How Can I Keep My Child Safe In A Big Bed?

When you first move your child from a little cot to a big bed, they can seem very small again and the floor can suddenly seem a long way down. Always consider safety when choosing a new bed as most children will roll out of bed at least once while they adjust to the new sleeping arrangement.

To avoid the possibility of your child hurting themself by falling out of bed, you can:

  • Place a mattress on the floor for your child to sleep on. Once you’’re confident that they won’’t roll out of the bed, you can move them up off the floor.
  • Push the bed into a corner, so that there are two sides of the bed where your child cannot roll out.
  • Use a guard rail along the sides of the bed. Choose a rail that can be lowered and raised so your child can safely get into and out of bed.
  • Place a mattress or large cushions on the floor beside the bed so that if they do roll out, they won’’t hurt themself in the process.
  • Move furniture, such as bedside tables and lamps, away from the bed so that if they do roll out, they won’’t damage themself– or anything else on the way down.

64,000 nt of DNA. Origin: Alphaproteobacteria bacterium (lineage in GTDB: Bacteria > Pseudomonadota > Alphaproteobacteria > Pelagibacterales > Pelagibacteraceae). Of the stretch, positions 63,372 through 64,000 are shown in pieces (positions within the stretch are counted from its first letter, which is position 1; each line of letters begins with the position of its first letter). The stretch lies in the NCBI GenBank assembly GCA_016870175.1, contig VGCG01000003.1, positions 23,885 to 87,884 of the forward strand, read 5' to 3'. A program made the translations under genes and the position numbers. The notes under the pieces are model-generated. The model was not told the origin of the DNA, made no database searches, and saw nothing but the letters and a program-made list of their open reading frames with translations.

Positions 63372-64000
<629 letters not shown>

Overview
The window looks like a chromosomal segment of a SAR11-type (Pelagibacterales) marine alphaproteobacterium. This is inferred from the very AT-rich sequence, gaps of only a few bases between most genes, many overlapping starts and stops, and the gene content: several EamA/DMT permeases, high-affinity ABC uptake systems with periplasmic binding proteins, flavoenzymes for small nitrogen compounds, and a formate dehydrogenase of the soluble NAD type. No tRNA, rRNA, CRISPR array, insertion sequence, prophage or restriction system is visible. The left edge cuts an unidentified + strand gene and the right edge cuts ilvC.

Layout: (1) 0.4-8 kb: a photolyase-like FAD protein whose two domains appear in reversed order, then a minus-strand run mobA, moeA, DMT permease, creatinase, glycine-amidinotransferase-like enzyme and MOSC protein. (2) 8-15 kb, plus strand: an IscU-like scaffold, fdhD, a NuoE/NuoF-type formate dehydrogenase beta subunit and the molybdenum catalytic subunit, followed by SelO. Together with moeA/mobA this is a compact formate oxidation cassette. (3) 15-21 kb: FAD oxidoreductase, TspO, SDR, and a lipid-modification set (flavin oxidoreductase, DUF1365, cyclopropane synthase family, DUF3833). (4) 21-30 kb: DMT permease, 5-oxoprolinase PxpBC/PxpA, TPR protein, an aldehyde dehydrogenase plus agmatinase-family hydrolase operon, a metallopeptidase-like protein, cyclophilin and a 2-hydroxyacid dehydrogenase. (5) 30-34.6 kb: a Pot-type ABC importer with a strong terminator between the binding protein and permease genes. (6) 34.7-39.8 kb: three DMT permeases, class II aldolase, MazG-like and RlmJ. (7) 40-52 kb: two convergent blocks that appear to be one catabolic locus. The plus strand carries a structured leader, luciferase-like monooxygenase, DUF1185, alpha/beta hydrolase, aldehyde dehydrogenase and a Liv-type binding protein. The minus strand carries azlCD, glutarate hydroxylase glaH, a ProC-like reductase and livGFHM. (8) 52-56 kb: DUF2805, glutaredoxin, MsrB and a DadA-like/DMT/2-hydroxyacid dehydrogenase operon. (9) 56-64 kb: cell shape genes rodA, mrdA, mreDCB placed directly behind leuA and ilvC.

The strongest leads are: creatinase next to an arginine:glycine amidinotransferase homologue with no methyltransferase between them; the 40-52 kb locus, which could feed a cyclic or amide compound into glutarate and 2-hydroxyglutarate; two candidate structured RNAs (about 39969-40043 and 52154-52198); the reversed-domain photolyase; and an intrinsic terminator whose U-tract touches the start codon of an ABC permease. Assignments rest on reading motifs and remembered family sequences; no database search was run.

REMEMBER!

Bunk beds are not safe for toddlers or pre-schoolers, even if you plan to sleep them in the lower bunk. No child can resist the lure of using a set of bunks as gym equipment and most bunk-related accidents occur during play. As a rule of thumb, wait until the youngest child is around nine years old before putting up bunk beds.

Once they are tucked up in bed:

  • Make sure the room and the house are safe at night. Children who sleep in a bed are able to get out of bed whenever they want, so you may be surprised to find them touring around the house just when you think they’re asleep.
  • Consider using a night light in the room or in the area outside the room so they can leave the room safely.
  • If you routinely shut the bedroom door at night, don’’t be tempted to lock it to keep them safe. Most children –and adults  find it very upsetting to find themselves locked in a room. There’’s also a safety issue in the case of fire.
  • Be prepared for some broken sleep. Even the best sleeper in the world can quickly develop the habit of waking in the night and slipping out of bed to visit you. If your child hops straight into your bed and you can all continue to get a good night’’s sleep then the visits won’’t be a problem. But if your child’s appearance beside your bed interferes with your sleep, then you need to consider taking some action.

This article was written by Ella Walsh for Kidspot.

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